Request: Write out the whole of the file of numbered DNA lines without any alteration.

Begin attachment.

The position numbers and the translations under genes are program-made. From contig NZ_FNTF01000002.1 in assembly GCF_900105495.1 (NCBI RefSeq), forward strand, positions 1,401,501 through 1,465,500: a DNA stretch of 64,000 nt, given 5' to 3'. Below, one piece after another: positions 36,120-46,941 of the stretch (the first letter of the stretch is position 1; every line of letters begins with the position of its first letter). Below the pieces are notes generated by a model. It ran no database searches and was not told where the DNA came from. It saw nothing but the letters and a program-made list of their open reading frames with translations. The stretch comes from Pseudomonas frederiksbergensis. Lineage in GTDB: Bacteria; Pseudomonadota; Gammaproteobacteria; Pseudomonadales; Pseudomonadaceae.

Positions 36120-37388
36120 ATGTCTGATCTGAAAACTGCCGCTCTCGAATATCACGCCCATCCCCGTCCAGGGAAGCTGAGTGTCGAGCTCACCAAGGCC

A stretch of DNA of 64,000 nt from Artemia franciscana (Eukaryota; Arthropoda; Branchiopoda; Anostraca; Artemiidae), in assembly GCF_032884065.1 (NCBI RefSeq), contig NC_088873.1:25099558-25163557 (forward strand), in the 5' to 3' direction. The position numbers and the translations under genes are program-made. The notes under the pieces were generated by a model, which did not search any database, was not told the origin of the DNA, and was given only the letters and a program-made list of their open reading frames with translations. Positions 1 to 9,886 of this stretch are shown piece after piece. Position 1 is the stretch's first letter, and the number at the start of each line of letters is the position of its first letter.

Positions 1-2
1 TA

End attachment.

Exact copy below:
The position numbers and the translations under genes are program-made. From contig NZ_FNTF01000002.1 in assembly GCF_900105495.1 (NCBI RefSeq), forward strand, positions 1,401,501 through 1,465,500: a DNA stretch of 64,000 nt, given 5' to 3'. Below, one piece after another: positions 36,120-46,941 of the stretch (the first letter of the stretch is position 1; every line of letters begins with the position of its first letter). Below the pieces are notes generated by a model. It ran no database searches and was not told where the DNA came from. It saw nothing but the letters and a program-made list of their open reading frames with translations. The stretch comes from Pseudomonas frederiksbergensis. Lineage in GTDB: Bacteria; Pseudomonadota; Gammaproteobacteria; Pseudomonadales; Pseudomonadaceae.

Positions 36120-37388
36120 ATGTCTGATCTGAAAACTGCCGCTCTCGAATATCACGCCCATCCCCGTCCAGGGAAGCTGAGTGTCGAGCTCACCAAGGCC

A stretch of DNA of 64,000 nt from Artemia franciscana (Eukaryota; Arthropoda; Branchiopoda; Anostraca; Artemiidae), in assembly GCF_032884065.1 (NCBI RefSeq), contig NC_088873.1:25099558-25163557 (forward strand), in the 5' to 3' direction. The position numbers and the translations under genes are program-made. The notes under the pieces were generated by a model, which did not search any database, was not told the origin of the DNA, and was given only the letters and a program-made list of their open reading frames with translations. Positions 1 to 9,886 of this stretch are shown piece after piece. Position 1 is the stretch's first letter, and the number at the start of each line of letters is the position of its first letter.

Positions 1-2
1 TA